What strategies would you recommend using to study for the SSAT?
I'd recommend starting by taking a full practice test and scoring it in order to have a baseline. After taking the test, go through all the questions you got wrong and see if there are any themes. Do you struggle with geometry? After that, work with a tutor, use the internet, or use an answer key to understand how to solve the problems you missed. This may involve learning new concepts, or re-learning old ones that you have forgotten. Practice doing the problems correctly multiple times until you really feel like you understand them. Once you understand how to do all the problems on the test, repeat this process for another practice test. As concepts come up that you need to re-learn or learn for the first time, keep a "study guide" of important things that you tend to forget. This can be helpful to read over right before you take the actual test!
What does it mean to "show, don't tell" in regards to writing?
Last week, I was watching a fantasy television show that won't be winning any awards for writing. Indeed, the entire first episode featured characters giving long, expository monologues. As a viewer, this was very off-putting, because it's not very interesting to hear a five-minute description of someone's personality. Indeed, the television show could have benefited from the advice to "show, don't tell." Instead of hearing a list personality traits, for example, I would have preferred to witness a situation and see how the character reacted. In both cases, I would have learned about the character, but only in the second situation would I have been engaged and emotionally moved. Similarly, in writing, it is far better to bring your story and characters to life than to merely describe them.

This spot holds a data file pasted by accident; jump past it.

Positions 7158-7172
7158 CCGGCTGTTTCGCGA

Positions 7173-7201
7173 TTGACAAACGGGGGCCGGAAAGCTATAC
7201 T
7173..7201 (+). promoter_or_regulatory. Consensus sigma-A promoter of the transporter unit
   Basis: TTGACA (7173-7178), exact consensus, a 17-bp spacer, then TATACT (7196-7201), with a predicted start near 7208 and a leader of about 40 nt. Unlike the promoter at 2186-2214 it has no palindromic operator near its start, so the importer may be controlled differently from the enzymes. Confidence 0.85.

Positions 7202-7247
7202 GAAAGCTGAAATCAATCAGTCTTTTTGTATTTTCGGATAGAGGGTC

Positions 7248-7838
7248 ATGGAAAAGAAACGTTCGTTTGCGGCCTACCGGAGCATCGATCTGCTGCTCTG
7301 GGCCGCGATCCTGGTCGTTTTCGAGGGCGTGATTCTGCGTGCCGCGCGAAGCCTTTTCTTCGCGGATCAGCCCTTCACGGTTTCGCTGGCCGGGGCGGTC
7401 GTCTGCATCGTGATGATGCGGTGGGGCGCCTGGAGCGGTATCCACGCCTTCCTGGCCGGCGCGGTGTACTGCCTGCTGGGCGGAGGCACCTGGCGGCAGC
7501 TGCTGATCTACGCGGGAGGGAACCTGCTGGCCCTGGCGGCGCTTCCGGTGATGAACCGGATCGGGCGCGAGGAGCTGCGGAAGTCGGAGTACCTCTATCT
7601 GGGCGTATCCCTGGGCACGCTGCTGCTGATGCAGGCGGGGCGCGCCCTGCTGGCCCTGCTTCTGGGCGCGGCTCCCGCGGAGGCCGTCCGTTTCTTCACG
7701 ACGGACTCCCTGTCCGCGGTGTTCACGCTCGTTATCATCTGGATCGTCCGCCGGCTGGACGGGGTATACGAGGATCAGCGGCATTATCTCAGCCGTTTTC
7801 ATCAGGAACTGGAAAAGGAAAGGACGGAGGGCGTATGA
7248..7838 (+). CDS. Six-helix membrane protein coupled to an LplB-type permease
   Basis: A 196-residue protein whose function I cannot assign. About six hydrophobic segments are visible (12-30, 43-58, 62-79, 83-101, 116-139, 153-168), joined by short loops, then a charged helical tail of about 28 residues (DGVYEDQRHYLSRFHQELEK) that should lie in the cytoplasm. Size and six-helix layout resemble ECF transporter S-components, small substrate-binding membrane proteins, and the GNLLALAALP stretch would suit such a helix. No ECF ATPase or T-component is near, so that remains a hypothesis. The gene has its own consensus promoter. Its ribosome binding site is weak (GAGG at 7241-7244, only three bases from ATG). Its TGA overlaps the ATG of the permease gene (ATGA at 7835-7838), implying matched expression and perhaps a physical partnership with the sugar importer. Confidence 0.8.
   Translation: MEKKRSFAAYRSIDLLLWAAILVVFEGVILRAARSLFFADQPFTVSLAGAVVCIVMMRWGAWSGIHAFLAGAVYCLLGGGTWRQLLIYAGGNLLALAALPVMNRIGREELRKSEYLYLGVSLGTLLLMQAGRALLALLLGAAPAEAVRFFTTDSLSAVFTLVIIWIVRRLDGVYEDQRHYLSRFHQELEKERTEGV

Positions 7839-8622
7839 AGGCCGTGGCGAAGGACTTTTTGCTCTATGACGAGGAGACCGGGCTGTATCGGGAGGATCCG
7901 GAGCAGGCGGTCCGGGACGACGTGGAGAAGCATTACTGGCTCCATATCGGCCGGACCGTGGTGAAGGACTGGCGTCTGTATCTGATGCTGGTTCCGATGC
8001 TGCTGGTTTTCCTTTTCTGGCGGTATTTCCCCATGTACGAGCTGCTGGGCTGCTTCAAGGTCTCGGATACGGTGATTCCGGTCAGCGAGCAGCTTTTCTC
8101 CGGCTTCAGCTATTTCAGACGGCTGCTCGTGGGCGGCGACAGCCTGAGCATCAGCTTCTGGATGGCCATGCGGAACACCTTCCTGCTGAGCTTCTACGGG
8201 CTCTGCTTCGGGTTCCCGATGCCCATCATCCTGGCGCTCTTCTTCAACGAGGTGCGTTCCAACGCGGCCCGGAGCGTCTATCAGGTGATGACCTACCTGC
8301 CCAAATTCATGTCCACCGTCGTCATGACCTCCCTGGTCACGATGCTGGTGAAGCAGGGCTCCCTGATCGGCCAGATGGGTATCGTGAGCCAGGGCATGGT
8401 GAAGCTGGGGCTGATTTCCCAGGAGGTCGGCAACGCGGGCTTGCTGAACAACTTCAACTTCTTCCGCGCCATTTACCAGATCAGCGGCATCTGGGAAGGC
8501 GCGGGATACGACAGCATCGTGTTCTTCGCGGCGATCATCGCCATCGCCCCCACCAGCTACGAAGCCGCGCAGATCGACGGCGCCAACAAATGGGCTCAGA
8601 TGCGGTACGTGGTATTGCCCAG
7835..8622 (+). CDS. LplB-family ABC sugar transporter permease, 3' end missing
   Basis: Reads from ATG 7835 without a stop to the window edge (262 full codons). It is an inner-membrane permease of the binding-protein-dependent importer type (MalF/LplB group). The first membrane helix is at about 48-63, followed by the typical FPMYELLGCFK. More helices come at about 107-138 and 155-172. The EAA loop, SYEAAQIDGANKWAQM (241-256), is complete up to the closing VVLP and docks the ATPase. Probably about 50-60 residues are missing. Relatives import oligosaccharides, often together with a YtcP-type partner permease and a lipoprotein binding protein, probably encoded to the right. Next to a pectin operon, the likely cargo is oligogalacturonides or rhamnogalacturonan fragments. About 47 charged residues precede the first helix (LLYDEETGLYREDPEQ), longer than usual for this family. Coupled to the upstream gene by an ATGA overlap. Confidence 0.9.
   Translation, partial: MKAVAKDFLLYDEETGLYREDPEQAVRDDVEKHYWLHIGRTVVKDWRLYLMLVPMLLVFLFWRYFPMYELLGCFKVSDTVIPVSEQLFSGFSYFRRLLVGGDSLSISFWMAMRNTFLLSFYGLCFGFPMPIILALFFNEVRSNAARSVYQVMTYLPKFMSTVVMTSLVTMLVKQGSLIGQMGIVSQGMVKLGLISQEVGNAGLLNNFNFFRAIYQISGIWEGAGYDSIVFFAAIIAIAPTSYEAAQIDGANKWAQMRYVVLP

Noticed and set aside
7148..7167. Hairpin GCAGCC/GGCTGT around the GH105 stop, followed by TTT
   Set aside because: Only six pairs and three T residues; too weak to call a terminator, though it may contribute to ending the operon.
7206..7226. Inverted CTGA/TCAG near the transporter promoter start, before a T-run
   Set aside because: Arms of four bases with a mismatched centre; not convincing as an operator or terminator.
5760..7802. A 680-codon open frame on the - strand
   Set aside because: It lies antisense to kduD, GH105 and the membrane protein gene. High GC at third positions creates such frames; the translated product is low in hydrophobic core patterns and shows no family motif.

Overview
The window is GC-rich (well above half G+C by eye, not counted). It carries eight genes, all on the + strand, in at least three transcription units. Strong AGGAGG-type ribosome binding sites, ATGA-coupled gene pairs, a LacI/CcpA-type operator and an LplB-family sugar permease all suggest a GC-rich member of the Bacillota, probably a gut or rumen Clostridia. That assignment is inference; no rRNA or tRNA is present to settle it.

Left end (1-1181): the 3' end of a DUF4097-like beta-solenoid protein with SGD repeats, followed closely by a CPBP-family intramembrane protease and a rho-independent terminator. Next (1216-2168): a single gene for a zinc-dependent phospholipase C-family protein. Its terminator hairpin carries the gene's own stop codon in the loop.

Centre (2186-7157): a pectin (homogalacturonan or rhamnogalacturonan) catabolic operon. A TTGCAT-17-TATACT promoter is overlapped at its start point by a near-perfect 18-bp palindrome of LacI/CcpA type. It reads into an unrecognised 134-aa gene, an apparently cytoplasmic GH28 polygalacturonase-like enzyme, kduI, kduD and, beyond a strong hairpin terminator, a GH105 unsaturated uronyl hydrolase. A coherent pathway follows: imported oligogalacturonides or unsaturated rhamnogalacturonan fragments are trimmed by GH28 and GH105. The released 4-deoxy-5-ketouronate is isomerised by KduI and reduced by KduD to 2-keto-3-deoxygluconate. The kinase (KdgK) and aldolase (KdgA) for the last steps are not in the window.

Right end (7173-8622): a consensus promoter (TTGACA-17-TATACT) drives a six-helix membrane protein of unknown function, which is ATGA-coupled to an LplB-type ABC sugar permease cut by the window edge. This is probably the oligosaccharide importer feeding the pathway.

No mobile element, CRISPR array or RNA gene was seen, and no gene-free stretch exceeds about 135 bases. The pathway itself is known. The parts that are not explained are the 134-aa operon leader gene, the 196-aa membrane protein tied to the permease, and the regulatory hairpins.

Did World War II have a positive or negative impact on women's rights in the United States?
When most people think about World War II and women's rights, they envision Rosie the Riveter. In this propaganda image, a strong and capable, yet still feminine, woman is working in the male-dominated field of factory work. However, World War II did not unambiguously open previously closed doors to women. Instead, it had a complex and not altogether positive impact on women's rights in the United States. During the war, when so many men were drafted, women were indeed encouraged to take on male jobs, and this was an empowering experience for many women. However, when the war ended, propaganda messages shifted, this time making it clear that women's patriotic duty was now to give the men back their jobs. Indeed, as America tried to recreate a sense of peace and stability after the war, society looked to traditional gender roles, and there was a backlash against women in the workforce. However, World War II still had a positive impact on individual women's conceptions of their own capabilities and rights, and this laid important groundwork for the second-wave feminist movement in the 1960s.